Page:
Iphigeneia in Tauris (1786-1787)

by Johann Wolfgang von Goethe
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Blurb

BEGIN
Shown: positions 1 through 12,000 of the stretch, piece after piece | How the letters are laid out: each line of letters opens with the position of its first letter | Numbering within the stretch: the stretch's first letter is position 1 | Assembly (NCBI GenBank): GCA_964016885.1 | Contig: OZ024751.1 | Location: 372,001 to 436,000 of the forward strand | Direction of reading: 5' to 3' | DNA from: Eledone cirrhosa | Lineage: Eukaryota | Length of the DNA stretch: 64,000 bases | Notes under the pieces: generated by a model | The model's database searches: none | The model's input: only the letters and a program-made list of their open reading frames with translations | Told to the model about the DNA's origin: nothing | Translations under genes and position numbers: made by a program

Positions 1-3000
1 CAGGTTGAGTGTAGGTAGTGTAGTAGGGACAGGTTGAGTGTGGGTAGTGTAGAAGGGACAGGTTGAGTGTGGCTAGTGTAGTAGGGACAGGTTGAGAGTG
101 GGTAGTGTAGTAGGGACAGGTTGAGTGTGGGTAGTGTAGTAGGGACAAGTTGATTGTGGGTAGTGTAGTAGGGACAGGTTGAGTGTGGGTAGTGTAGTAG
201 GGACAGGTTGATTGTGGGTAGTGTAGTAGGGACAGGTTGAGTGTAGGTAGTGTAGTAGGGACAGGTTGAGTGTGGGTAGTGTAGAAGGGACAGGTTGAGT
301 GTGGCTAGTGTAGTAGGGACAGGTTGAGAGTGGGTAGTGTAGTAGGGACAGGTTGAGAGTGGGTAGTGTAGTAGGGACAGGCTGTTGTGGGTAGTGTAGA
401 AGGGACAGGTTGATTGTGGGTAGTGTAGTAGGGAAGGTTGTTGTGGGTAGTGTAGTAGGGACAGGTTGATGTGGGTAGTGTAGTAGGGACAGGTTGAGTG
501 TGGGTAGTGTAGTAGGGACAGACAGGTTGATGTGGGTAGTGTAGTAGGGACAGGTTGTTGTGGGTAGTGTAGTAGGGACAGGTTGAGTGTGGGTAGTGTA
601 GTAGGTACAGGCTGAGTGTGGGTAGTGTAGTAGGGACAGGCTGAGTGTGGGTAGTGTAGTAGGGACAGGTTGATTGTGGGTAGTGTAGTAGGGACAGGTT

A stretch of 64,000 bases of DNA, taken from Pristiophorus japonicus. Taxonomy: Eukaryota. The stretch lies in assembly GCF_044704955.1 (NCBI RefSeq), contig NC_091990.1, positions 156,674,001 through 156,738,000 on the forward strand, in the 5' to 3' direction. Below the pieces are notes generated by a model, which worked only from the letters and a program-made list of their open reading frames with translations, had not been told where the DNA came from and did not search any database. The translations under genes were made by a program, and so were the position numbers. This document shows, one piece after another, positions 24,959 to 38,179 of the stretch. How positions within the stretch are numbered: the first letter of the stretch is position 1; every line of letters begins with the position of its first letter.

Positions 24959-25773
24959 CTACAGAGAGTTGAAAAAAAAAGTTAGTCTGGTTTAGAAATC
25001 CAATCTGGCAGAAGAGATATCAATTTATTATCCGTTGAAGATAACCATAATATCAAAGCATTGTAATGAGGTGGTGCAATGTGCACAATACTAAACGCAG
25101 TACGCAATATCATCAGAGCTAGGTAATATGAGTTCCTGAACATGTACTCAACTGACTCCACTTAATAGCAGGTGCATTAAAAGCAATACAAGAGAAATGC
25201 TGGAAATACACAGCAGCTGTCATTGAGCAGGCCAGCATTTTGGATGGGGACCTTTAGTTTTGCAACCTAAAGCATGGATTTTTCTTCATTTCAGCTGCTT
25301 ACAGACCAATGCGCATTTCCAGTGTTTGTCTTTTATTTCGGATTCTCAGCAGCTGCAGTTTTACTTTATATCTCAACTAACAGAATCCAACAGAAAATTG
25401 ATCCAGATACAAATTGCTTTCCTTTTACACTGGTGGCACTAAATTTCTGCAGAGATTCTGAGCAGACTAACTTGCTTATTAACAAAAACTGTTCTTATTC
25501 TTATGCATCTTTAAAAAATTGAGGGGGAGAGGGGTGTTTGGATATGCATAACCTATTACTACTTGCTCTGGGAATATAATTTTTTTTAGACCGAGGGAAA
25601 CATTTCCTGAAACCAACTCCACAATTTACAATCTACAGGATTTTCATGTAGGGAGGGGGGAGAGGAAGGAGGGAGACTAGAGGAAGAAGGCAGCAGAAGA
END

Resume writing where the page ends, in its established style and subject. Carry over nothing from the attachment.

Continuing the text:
SCENE I. A Grove before the Temple of Diana. IPHIGENIA. Beneath your leafy gloom, ye waving boughs Of this old, shady, consecrated grove, As in the goddess' silent sanctuary, With the same shudd'ring feeling forth I step, As when I trod it first, nor ever here Doth my unquiet spirit feel at home. Long as the mighty will, to which I bow, Hath kept me here conceal'd, still, as at first, I feel myself a stranger. For the sea Doth sever me, alas! from those I love, And day by day upon the shore I stand, My soul still seeking for the land of Greece. But to my sighs, the hollow-sounding waves Bring, save their own hoarse murmurs, no reply. Alas for him! who friendless and alone, Remote from parents and from brethren dwells; From him grief snatches every coming joy Ere it doth reach his lip. His restless thoughts Revert for ever to his father's halls, Where first to him the radiant sun unclos'd The gates of heav'n; where closer, day by day, Brothers and sisters, leagu'd in pastime sweet, Around each other twin'd the bonds of love. I will not judge the counsel of the gods;

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